May 07 2019
The Eurovision song contest is set to take place in Israel later this month.
The Israeli government is treating the event as a major propaganda opportunity, with full support from the state, backed by more than $30 million in government financing.
It’s even decreed the effort a “national project”.
But recent Israeli reports suggest that, despite all these efforts, the event could end up as a total flop, with negative future consequences for the prospects of Israel’s efforts to influence global public opinion in its favour.
Since Israel won the competition last year (in questionable circumstances), Eurovision Tel Aviv has been targetted by a major BDS movement campaign. The Palestinian-led global grassroots initiative has made massive waves.
Hundreds of notable cultural figures around the world have called for the event to be boycotted, including 140 leading international musicians, film-makers and other artists.
In January, the indie rock band Wolf Alice, actor Maxine Peake and legendary musician Peter Gabriel very publicly endorsed the boycott campaign.
“Eurovision may be light entertainment, but it is not exempt from human rights considerations,” they wrote in a letter to the Guardian, saying that any “claim to celebrate diversity and inclusion must ring hollow” in these circumstances.
More recently Palestinian campaigners have called specifically on Hatari (the Icelandic entrant to the competition) to pull out of the event in Tel Aviv.
The band is on record as having supported Palestinian human rights, and it was reported at one stage that the Israeli government was considering banning the band from entering the country.
It is rumoured the band may make some sort of statement on stage, although that now seems unlikely, given the Israeli government’s threats.
But PACBI, the Palestinian group which advocated for cultural and academic boycott of Israel, stated that “artists who insist on crossing the Palestinian boycott picket line, playing Tel Aviv in defiance of our calls, cannot offset the harm they do to our human rights struggle by ‘balancing’ their complicit act with some project with Palestinians.”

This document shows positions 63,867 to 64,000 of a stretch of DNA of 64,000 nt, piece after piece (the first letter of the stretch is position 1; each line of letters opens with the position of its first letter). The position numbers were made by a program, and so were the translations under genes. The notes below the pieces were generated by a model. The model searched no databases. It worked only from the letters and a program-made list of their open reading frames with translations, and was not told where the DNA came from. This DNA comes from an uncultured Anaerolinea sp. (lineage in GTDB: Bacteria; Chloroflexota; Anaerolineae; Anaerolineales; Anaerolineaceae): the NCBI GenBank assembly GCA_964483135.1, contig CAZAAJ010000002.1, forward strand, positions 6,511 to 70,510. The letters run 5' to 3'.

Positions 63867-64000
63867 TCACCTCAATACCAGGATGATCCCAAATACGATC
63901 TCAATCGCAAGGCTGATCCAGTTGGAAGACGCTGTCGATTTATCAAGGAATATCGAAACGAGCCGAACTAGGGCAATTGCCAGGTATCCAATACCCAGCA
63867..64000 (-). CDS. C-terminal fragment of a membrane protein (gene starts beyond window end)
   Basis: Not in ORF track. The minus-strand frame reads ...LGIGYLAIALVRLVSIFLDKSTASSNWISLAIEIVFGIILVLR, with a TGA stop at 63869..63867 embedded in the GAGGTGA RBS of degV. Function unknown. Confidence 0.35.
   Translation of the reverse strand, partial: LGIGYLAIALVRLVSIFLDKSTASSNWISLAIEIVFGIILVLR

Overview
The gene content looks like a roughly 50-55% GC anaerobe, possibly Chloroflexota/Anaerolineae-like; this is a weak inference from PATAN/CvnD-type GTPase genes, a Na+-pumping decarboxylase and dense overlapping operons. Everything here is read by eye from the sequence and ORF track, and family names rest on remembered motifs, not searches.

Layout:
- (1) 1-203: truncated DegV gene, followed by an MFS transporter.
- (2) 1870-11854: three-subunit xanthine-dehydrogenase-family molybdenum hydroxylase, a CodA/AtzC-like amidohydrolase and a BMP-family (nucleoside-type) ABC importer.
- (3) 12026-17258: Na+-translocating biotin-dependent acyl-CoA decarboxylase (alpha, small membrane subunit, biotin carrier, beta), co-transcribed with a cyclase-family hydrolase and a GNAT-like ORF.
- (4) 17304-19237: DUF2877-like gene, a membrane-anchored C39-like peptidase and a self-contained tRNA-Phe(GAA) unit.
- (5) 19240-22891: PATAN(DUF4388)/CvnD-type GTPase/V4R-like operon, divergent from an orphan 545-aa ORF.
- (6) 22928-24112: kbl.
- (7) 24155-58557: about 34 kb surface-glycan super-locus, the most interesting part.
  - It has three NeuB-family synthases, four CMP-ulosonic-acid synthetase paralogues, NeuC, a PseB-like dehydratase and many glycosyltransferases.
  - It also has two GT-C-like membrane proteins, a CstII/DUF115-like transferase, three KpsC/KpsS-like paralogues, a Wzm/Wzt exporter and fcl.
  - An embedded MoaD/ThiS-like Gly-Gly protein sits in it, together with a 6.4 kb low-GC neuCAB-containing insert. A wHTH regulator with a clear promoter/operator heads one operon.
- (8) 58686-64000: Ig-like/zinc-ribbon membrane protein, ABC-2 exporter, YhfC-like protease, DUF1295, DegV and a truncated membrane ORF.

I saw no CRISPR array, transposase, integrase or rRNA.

Despite all of Israel’s propaganda efforts, it is starting to look like the event could be an embarrassing failure.
A recent article in Globes (essentially Israel’s imitation of the Financial Times) reported that an expected tourism boom fuelled by Eurovision had utterly failed to materialise.
As well as hotel prices being essentially back to normal for the time of year, “many tickets to the performances are still unsold,” the paper reported.
These performances with many unsold tickets include, “the finals, two semifinals and the rehearsals for each of these performances.”
“The situation in Israel is not normal,” William Lee Adams, a Eurovision blogger and fan, told the Jerusalem Post.
“I’ve never seen a situation where there are so many unsold seats this close to the show. Tickets to the live shows typically sell out immly after each wave of tickets is released,” he said.
Could all this be a sign that the publicity around the boycott of Eurovision 2019 in Tel Aviv is having a concrete economic effect? Is BDS beginning to bite?
It’s perhaps too soon to say for sure. According to the Globes piece, one factor causing the slower than usual ticket sales is that they have a higher-than-usual cost compared to previous Eurovision events in other countries.
But it seems likely that the fairly widely reported, and attention-grabbing BDS campaign against Eurovision in Tel Aviv is at least one factor causing woes for the ticket sellers.
Even the Guardian letter this week, by pro-Israel celebrities against the boycott (which was in fact organised by a front group for a pro-Israel lobby organisation) paradoxically created publicity for the boycott campaign for people who may not have been aware of its existence.
As PACBI put it in a recent Tweet, “No one wants to party with apartheid”.
It said that “Eurovision in apartheid Tel Aviv is set to be a flop for Israel’s complicit tourism sector.”
Israel needs to get the message: its problem is not bad public relations. The global public by and large actually understands pretty well that Israel’s real problem is the way it mistreats the indigenous people of the land – the Palestinians.
More distractions, white washes and “national projects” won’t fix this. Only the end of occupation and apartheid and the return of refugees will do that.
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The views expressed in this article are the author's own and do not necessarily reflect Days of Palestine’s editorial policy.
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